Help Aging Parents: The Doctor Patient Relationship

I read the cover story, “What Doctors Wish Their Patients Knew,” in the March 11, 2011 Consumer Reports magazine with interest and an eye towards helping aging parents. It’s excerpted in the above link; the additional major points follow:

1. The  importance of the long-term doctor-patient relationship. Research suggests patients who frequently switch doctors have more health problems and spend more on care than patients who stay with one doctor.

2. The importance of following–and being able to follow–doctors’ advice or treatment recommendations. Patients need to feel comfortable doing this or asking questions if they can’t or don’t understand. They should be able to express any doubts or concerns about treatment, side effects or other health-related issues.

3.  The importance of keeping a diary or log of treatments, medications, tests, procedure, health issues. Interestingly, in this age of electronic medical records, we learn that 89% of the doctors interviewed in Consumer Reports want patients to know “that it pays to keep track of your medical history.”

4.  Two people remember things better than one. In addition, a person who isn’t feeling well may not have the best judgment, thus going to a doctor’s appointment with someone is recommended.  Can’t we conclude, then, that it’s helpful when an adult child (or a friend or relative) accompanies aging parents to doctors’ appointments (assuming parents don’t mind)?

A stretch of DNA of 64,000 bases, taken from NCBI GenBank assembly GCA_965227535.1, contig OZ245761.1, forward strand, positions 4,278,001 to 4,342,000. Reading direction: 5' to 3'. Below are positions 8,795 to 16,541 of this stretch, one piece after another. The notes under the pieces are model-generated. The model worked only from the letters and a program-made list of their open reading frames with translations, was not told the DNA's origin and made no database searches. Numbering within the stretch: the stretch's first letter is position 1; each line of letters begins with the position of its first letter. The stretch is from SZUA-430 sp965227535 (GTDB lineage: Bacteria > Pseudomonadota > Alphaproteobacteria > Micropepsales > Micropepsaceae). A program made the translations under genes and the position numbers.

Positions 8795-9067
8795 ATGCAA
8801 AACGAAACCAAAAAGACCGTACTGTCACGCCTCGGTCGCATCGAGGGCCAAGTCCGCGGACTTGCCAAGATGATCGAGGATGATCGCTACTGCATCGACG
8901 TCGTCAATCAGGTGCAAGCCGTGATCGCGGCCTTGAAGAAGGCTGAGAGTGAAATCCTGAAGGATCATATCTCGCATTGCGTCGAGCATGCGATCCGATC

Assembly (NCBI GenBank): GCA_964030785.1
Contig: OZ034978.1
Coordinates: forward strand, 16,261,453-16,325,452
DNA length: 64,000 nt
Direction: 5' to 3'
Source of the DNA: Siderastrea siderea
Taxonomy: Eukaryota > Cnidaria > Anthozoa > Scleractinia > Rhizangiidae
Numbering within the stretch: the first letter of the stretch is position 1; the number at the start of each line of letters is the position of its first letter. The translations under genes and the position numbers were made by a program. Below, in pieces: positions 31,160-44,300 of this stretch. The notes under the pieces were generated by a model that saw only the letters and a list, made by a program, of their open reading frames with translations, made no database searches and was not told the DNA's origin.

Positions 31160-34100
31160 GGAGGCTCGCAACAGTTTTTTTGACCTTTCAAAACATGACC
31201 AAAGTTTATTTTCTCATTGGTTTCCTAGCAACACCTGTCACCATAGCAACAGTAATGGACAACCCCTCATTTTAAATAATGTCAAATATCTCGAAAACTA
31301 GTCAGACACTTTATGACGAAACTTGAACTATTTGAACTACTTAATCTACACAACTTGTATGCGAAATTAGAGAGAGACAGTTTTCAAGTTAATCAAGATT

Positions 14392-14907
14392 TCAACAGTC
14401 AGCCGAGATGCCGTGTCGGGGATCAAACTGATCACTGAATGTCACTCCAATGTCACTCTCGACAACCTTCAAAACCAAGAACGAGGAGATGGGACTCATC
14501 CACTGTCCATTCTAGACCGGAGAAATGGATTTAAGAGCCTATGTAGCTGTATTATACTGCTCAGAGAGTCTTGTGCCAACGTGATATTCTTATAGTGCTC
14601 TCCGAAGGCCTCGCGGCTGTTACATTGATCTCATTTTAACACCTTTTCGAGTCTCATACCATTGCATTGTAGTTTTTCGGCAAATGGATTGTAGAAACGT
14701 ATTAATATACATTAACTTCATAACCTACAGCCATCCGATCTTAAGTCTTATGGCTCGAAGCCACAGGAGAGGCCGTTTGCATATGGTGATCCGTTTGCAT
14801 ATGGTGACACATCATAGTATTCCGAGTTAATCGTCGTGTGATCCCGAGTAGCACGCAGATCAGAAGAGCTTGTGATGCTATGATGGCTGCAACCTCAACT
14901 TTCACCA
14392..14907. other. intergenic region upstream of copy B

5.  Time with the doctor is precious, so coming to the appointment with questions written down and prioritized makes the most of the time allotted.  I found faxing questions ahead of an appointment saved precious time after mother had her stroke and we went for follow-up appointments. You might ask if emailing is preferred.

There’s an additional piece connected to “What Doctors Wish Their Patients Knew“– “Finding Dr. Right,” copied in its entirety in the above link.

As we try to help parents age well, finding the right doctor can make all the difference. I continue to be an advocate of geriatricians for older people. Geriatricians, with advanced specialty training in geriatrics, treat patients 65 and older. They work with primary care physicians; An older person need not give up his/her primary care doctor.  If you’re unfamiliar with geriatricians, do read Karen’s comment about her 80+ year-old’s mothers first appointment by linking to